The West Yorkshire Combined Authority is currently in the process of investigating the potential of bringing bus services back under public control in a franchising model already due to be introduced in Greater Manchester from 2023.
Speaking to The Yorkshire Post at the Transport for the North conference in Leeds on Monday, Ms Brabin said the current model in the region of different operators with different pricing structures and often unreliable services needs to be fixed.
She said that while a series of measures of being pursued in the short-term to improve the current situation, including seeking more Government funding, moving to public control of the buses may be part of the long-term solution.
Ms Brabin said her vision for West Yorkshire’s bus network was a “fairer system” with capped daily fares.
“We are also spending £1m developing our plan to look at public control of the bus network to see exactly what the next steps are,” she said.
She said as part of that process, she is liaising with Greater Manchester mayor Andy Burnham. “We are working with them, seeing where their challenges are and their bottlenecks so we can go a little bit faster.”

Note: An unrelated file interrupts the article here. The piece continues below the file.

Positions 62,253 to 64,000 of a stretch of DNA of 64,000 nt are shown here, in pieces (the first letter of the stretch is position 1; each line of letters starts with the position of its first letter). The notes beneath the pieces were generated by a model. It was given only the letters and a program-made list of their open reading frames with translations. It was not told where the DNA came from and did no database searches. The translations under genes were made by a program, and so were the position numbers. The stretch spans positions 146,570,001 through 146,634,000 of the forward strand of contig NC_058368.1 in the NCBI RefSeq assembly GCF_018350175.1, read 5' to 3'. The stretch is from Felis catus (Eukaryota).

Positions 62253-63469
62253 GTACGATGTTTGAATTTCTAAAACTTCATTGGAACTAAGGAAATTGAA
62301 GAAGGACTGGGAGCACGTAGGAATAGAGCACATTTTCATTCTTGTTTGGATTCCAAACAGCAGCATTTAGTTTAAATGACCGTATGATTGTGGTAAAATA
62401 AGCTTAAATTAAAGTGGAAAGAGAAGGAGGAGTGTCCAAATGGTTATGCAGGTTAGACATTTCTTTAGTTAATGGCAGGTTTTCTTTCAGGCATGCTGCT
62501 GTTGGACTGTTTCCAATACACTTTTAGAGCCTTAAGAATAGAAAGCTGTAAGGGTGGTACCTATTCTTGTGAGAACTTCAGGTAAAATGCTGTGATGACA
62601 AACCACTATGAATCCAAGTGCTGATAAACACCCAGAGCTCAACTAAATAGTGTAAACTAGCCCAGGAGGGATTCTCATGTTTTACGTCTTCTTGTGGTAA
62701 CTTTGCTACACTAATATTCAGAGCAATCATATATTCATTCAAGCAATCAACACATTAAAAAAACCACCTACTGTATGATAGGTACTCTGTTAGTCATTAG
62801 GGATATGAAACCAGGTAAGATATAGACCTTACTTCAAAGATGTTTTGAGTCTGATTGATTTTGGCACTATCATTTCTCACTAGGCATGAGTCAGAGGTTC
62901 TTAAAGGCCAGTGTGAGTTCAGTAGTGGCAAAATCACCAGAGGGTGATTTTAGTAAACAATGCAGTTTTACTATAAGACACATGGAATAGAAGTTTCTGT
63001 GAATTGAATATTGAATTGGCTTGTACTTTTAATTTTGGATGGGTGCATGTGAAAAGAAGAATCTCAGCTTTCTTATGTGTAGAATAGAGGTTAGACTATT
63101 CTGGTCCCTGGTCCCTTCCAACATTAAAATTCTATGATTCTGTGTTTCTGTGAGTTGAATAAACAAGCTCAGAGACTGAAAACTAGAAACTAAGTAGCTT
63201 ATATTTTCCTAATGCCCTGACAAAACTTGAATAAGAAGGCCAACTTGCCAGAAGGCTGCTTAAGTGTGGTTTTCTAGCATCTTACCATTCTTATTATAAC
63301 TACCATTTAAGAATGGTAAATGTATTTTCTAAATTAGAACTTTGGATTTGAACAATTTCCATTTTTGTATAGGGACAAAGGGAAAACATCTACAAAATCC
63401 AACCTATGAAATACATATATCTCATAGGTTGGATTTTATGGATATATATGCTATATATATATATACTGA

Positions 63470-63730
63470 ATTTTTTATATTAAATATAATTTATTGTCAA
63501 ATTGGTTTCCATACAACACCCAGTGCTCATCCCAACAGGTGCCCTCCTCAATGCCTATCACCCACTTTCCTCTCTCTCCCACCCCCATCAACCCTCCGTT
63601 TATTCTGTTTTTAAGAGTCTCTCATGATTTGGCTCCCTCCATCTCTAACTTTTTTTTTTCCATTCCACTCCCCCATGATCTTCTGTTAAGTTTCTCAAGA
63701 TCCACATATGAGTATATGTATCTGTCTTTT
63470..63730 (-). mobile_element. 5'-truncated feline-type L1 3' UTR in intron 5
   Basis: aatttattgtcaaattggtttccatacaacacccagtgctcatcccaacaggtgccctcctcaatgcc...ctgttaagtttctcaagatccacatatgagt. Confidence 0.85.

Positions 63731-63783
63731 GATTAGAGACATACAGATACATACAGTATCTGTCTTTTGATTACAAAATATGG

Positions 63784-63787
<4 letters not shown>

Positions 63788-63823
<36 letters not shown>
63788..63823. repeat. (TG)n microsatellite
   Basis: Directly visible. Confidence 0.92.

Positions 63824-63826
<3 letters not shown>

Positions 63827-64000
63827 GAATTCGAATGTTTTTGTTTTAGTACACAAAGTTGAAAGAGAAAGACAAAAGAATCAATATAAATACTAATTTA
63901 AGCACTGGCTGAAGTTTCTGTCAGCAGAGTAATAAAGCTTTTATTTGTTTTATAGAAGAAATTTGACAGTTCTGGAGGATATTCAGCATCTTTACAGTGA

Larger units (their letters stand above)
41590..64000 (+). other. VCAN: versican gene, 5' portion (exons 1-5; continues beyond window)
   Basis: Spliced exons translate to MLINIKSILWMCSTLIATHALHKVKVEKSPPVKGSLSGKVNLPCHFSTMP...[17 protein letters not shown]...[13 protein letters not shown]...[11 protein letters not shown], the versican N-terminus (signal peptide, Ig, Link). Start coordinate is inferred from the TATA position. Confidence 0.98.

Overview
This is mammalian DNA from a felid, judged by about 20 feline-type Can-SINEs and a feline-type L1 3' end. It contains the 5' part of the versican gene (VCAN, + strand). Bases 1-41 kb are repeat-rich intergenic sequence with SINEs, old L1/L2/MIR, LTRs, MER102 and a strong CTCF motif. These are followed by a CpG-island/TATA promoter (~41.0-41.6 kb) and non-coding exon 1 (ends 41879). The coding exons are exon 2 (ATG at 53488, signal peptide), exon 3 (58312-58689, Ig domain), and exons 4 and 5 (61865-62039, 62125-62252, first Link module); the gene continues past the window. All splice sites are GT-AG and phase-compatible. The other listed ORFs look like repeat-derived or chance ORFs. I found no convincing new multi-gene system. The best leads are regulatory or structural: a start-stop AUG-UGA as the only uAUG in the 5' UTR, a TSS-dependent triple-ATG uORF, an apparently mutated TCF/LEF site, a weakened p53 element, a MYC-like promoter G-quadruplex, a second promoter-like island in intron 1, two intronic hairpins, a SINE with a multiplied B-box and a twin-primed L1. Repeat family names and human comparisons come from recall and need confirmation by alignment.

She said if West Yorkshire do follow that route, it will take several years before it comes to fruition.
“It is a Government timetable so it is going to be a couple of years whilst we investigate the process. Then there will be another election so hopefully I will be the mayor again. Then of course it comes in on a schedule. We will be as bold and as transformational and as speedy as we can be, if that’s the decision we take.”
She said the current system is “broken”.
“It doesn’t work and I wish I controlled all the buses because everybody that knows I’m determined to make the bus system better is contacting me about their individual bus. I wish I was more in control to help them but we know it is broken.
"So many people are missing out because they can’t get home on time, they can’t pick up their kids on time, they can’t get to that interview or exam. We have to make sure we have that great system that London has because if it is good enough for London it is good enough for us.”
'Bonkers' issue with multiple fares
Tracy Brabin said part of the current challenge is having multiple different operators imposing different fares.
“You might do half of your journey with one operator and half with another operator and potentially pay a different fare.
“That makes no sense. I was just at Leeds City College and they buy bus tickets for disadvantaged students. They have to buy two sets because it is two different operators – that is just bonkers.
“I’m working to try and bring that together so you can have a unified capped cost because we know it isn’t fair the way it is working.
“We’ve got a lot to do.”
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